From this point, you can enjoy spectacular views out over the Rangipo Desert, Oturere Valley, Kaimanawa Ranges, and the majestic Emerald Lakes.

It is also the first time that you can smell active volcanic terrain. The Sulphur smell is pretty intense here.

Red Crater

Red Crater – Emerald Lakes (10min)

The path goes down steeply over gravel, consisting of ash and sand leading to the Emerald Lakes. It takes about 10min. However, please walk with caution, and try not to run down. I’ve seen quite a few landing on their bottoms here.

Blue turquoise lakes are the perfect spot for a short break. After I regained some energy and made some nice shots, it was time to continue—10 km (6.2miles) more to go.

The Emerald Lakes

Emerald Lakes – Blue Lake (15min)

From now on, the track is relatively flat. I continued to walk from the lakes through the Center Crater. I passed a large black lava field on my left, showing traces of volcanic eruption.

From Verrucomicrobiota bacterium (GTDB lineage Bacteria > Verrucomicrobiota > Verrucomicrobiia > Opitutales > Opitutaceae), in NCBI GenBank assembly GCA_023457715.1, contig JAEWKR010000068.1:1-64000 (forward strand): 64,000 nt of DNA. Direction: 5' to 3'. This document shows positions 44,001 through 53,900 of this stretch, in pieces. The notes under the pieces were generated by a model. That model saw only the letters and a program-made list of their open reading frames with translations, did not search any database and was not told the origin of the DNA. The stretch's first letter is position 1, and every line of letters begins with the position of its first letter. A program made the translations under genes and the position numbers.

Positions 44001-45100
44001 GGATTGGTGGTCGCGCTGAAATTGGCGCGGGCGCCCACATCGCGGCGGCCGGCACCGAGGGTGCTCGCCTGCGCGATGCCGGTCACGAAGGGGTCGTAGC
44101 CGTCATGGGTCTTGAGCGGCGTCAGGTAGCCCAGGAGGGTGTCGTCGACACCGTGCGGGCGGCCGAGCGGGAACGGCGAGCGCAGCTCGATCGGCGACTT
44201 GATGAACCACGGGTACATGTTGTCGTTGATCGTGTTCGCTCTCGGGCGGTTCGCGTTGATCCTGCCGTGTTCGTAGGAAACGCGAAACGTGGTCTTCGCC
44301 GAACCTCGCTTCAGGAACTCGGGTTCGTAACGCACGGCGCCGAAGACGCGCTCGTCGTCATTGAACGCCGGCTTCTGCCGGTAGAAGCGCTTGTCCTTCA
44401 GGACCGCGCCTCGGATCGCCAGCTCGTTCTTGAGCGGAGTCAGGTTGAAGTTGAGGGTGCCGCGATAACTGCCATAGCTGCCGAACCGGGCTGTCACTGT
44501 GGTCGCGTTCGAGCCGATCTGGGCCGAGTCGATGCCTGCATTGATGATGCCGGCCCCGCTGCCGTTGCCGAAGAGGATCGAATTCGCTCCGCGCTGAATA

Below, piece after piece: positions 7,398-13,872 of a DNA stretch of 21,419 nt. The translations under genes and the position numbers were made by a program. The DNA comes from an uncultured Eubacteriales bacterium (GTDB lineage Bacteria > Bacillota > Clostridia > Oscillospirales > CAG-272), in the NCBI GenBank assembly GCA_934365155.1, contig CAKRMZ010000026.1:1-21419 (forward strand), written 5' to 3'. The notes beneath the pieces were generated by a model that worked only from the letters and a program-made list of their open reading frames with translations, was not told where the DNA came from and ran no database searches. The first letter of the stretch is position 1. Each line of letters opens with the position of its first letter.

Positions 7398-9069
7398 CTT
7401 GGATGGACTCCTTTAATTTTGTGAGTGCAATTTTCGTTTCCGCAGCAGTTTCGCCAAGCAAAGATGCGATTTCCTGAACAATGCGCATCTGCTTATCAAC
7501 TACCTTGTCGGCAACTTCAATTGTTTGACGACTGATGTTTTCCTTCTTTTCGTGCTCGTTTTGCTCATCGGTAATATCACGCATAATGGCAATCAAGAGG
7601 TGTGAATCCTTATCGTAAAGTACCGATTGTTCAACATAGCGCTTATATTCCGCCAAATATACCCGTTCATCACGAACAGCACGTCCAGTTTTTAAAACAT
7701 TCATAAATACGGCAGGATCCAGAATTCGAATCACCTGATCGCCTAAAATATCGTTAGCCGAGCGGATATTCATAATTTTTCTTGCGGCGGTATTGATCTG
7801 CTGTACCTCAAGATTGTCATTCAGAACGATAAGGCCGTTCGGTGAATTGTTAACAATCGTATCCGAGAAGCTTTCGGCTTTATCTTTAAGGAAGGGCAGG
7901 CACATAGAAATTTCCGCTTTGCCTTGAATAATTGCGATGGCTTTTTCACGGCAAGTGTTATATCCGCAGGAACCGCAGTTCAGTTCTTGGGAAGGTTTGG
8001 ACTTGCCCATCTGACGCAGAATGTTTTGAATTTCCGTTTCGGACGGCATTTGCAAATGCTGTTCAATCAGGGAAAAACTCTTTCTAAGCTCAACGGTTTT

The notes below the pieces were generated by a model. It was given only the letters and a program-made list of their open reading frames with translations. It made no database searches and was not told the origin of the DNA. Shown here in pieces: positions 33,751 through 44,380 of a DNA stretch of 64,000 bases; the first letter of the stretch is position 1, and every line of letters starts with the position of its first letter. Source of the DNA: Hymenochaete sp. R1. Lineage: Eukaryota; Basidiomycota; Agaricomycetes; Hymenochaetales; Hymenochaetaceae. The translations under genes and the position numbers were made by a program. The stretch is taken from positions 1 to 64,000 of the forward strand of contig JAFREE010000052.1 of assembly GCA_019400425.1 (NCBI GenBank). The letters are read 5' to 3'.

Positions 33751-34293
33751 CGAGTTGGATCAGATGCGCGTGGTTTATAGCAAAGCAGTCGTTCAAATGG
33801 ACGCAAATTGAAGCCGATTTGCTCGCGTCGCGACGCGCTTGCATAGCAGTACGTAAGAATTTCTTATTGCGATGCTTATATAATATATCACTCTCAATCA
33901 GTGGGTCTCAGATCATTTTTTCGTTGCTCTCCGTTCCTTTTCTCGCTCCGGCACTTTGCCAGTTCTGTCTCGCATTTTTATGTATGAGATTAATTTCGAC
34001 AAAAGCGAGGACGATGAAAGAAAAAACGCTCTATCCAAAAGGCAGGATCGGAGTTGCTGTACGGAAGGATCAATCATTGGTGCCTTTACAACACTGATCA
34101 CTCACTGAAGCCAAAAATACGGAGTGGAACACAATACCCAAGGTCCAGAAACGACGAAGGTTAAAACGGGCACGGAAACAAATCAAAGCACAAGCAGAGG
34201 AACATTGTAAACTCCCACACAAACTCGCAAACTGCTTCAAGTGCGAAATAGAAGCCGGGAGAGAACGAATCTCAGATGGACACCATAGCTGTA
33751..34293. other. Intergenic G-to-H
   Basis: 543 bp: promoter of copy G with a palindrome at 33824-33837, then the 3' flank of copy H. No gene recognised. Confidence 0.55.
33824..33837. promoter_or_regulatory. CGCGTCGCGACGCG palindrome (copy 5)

After that, a short ascent, and I found myself looking and the largest of the crater lakes on Tongariro Alpine Crossing called the Blue Lake.

Blue Lake, or Lake Tapu (Sacred), as Maori call it, is the holiest of lakes, and touching, entering, eating, or drinking on its shores is considered disrespectful.

The Blue Lake

Blue Lake – Katetahi Shelter (1 hour)

Last but very short climb to North Crater, from which the path leads down the mountain in long, wide serpentines to Katetehi Shelter. It takes about an hour to walk—an ideal place for one final break.

Katetahi Shelter – Katetahi Parking Lot (1,5 – 2 hours)